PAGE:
- An ability to program in multiple languages (both compiled and interpreted) such a C/C++, S (e.g. as implemented in R), Matlab, Python, and/or Java
- Good database skills (i.e. at least SQL programming) in any classical RDBMS (for example, MySQL, PostgreSQL, Oracle, SQL Server)
- An adeptness with handling time-series data from Bloomberg, Reuters, or any of the myriad financial data streams available
However, there are also two very important characteristics of people doing data science jobs in finance which are less frequently discussed:
- You’ll need to be able to communicate mathematical ideas well both verbally and visually to non-specialists
- You’ll need to know how to harness their mathematical training to solve genuine commercial problems
Alongside all this, you’ll need a good understanding of optimization (underpinned by solid linear algebra and calculus learned in school), statistical inference, simulation, multivariate analysis, and proper data visualization.
I also recommend checking out this article which talks about the applications of data science in the finance industry.
3. Should a UX Designer/Researcher Become a Data Scientist? – Chris R. Becker
This is an intriguing career transition! I’ll be honest – I hadn’t considered a UX person wanting to transition into data science.
This answer by Chris R. Becker focuses on learning data science tools keeping UX experience in mind. He states some of the tools which UX designers are already using and how those tools could be used for data science purposes. He emphasizes more on working with a data science team to dive deeper into critical data science topics.
Answer by –
UX researchers are more often than not already using data (qualitative and quantitative) tools. Most are already using low hang data science. This includes Google Analytics, surveys, user polls, Excel, JSON, and user testing data (among other things).
These are data tools and methods essential to doing UX and finding patterns in the data. However, they are limited in scope and reach.
As a UX researcher, I would much rather work with a data scientist than have to learn a whole other profession to do my job effectively. I think it is crucial to know what is possible with data and then seek out that expertise as needed. Obviously, fluency in data science tools will go along way in collaborating with a data scientist in this case. Seek out team members who can help you find new and relevant patterns in your research data.
I took this answer from an Analytics Vidhya article itself given how relevant it is. A lot of application developers want to transition into data science but are unsure if they are qualified enough for it.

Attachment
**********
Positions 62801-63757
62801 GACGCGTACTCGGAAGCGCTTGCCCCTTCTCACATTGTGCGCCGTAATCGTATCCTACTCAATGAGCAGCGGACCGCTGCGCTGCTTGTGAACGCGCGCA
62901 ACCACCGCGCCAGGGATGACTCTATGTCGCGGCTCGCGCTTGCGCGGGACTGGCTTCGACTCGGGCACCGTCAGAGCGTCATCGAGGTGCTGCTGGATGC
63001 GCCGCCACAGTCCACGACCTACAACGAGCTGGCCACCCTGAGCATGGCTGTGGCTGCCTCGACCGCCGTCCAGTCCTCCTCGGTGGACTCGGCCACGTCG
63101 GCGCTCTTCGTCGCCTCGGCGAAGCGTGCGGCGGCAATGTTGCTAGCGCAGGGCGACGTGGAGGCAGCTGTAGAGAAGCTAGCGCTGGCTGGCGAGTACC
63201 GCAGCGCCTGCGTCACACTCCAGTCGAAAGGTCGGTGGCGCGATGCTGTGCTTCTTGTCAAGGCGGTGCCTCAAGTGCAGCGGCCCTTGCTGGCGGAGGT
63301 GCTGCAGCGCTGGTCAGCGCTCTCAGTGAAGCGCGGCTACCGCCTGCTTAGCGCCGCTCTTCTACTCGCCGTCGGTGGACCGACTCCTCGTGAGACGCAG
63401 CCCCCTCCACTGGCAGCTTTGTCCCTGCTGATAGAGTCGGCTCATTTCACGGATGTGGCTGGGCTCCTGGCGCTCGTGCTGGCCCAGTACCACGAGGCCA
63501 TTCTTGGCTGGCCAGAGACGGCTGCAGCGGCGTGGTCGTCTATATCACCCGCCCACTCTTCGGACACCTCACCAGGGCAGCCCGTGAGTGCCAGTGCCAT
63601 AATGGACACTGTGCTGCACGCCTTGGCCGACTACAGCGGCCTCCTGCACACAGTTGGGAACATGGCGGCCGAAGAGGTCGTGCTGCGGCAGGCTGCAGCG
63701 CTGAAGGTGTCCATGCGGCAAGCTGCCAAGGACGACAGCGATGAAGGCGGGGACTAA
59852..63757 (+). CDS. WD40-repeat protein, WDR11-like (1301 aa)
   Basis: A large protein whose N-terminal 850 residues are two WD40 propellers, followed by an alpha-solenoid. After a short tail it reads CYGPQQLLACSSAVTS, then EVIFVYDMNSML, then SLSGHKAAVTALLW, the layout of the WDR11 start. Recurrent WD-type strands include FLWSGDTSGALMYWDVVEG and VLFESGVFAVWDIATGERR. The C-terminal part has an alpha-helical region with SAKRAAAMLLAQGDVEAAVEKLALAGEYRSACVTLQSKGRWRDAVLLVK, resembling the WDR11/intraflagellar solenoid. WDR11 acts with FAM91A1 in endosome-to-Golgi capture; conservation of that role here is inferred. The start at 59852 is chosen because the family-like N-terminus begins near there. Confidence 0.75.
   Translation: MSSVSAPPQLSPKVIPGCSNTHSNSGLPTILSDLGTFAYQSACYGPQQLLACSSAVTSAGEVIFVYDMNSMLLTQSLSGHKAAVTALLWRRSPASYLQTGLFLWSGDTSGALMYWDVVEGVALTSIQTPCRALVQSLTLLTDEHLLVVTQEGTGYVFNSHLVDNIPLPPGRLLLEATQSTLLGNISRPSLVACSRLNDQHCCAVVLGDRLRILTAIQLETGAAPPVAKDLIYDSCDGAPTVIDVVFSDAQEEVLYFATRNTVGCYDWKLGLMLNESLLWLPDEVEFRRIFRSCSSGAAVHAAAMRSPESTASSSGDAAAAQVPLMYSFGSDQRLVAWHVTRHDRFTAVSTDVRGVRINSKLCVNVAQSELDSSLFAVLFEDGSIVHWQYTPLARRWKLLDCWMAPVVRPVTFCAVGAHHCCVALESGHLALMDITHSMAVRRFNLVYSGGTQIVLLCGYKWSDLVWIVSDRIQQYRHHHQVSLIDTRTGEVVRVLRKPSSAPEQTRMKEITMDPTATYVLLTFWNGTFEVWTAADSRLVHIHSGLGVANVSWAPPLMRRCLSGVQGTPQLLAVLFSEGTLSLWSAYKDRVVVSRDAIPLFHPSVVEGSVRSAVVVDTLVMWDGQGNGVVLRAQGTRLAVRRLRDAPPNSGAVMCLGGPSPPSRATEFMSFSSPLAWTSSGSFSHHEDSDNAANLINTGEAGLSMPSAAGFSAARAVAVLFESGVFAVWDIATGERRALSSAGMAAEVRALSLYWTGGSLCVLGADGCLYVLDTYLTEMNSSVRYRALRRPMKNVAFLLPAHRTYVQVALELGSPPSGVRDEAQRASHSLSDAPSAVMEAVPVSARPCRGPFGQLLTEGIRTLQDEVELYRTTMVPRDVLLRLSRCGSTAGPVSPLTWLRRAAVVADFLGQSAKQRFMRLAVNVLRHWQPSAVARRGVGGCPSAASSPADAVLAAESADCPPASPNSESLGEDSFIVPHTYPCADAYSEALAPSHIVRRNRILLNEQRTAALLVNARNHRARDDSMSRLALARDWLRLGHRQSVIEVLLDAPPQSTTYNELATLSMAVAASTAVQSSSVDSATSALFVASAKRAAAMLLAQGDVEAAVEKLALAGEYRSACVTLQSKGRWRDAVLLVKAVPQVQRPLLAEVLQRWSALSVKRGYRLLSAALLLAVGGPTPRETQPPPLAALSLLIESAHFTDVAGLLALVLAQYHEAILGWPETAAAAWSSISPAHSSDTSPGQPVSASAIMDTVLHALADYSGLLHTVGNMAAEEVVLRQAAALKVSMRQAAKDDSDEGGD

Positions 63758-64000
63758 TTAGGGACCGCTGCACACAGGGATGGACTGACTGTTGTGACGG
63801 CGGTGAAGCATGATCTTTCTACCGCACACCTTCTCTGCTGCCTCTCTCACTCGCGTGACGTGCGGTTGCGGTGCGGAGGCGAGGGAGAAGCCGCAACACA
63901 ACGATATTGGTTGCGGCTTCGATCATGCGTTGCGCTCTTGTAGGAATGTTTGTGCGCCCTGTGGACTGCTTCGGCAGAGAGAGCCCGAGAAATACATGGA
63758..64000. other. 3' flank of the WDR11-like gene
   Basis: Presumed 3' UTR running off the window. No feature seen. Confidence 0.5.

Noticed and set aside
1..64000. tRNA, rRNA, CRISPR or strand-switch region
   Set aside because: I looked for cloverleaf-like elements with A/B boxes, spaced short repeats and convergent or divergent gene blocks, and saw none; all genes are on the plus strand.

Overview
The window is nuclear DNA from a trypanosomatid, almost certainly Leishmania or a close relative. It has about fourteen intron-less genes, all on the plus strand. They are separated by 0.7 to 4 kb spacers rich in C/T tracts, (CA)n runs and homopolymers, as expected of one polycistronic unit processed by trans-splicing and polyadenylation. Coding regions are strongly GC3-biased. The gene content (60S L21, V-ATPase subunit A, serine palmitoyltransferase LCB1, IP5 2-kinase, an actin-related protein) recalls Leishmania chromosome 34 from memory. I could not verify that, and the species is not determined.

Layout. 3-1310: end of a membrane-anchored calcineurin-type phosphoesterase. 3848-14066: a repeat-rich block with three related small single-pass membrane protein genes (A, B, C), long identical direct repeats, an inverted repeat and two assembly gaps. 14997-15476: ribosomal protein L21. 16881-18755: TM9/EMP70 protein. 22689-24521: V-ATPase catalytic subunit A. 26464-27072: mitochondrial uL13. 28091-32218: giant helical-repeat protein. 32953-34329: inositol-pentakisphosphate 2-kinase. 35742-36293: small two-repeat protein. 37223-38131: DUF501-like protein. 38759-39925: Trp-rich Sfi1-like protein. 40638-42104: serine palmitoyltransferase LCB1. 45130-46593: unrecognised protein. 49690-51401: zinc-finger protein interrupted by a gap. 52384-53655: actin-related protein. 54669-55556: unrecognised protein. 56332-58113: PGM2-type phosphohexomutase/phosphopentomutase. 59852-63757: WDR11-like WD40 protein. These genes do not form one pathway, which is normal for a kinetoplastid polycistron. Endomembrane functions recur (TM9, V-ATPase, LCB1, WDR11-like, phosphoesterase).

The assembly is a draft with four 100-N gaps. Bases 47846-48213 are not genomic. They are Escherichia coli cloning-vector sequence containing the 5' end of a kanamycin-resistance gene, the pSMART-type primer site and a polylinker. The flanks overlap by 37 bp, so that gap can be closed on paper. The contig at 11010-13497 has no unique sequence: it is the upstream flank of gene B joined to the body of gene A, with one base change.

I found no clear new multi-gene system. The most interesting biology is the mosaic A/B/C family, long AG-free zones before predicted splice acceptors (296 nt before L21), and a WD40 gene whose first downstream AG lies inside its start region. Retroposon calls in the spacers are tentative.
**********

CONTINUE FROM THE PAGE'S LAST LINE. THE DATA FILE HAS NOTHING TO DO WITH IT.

This article by Ankita Ghoshal will put any doubts to rest! She explains, in thorough detail, how you can make this career transition successfully if you get started now!
Answer by – Ankita Ghoshal
The best way of penetrating into a new field is by first understanding the current technologies. The buzzwords back in 2016 were, as you might have guessed, ‘Data Science’ and ‘Machine Learning’.
I had vaguely heard about these terms through online articles. I started exploring career options in this field and found that Statistics was the base of Data Science. This meshed perfectly with my interests – Statistics has always fascinated me. There is nothing better than working in a field that you love!
A quick Google search on ‘Analytics Machine Learning Tutorials’ led me to India’s largest data science community, ‘Analytics Vidhya’. I went through their articles on educational institutions providing courses for careers in Data Science.
I spent most of my professional career in programming before switching to Data Science. As a kid, I studied statistics but those concepts were long forgotten (as I’m sure you’ll relate to!). Making this transition was indeed tough, but not impossible.
The key is to never stop learning. During this switch, I realized that you don’t need to unlearn your existing skills to pick up a new one. I used my programming skills as a bridge between IT and Data Science to structure my machine learning code more logically.
This transition also helped me understand that the presentation of project results varies significantly from industry to industry.
For example, in the IT industry, the output of a web development project is a web page that is completely understandable by the stakeholders. In the world of data science, the output is (usually) numbers. It is the role of a data science professional to reveal these numbers to the customers/stakeholders using an indicative story.
For those who are ready to start your transition into Data Science, I recommend reading the below suggestions carefully:
- Ask yourself this – are you are really interested in data science and are you a good fit? Don’t just fall for the glamour and hype. There are plenty of resources available online, such as the various articles and blogs on Analytics Vidhya, to get a feel of what this field is all about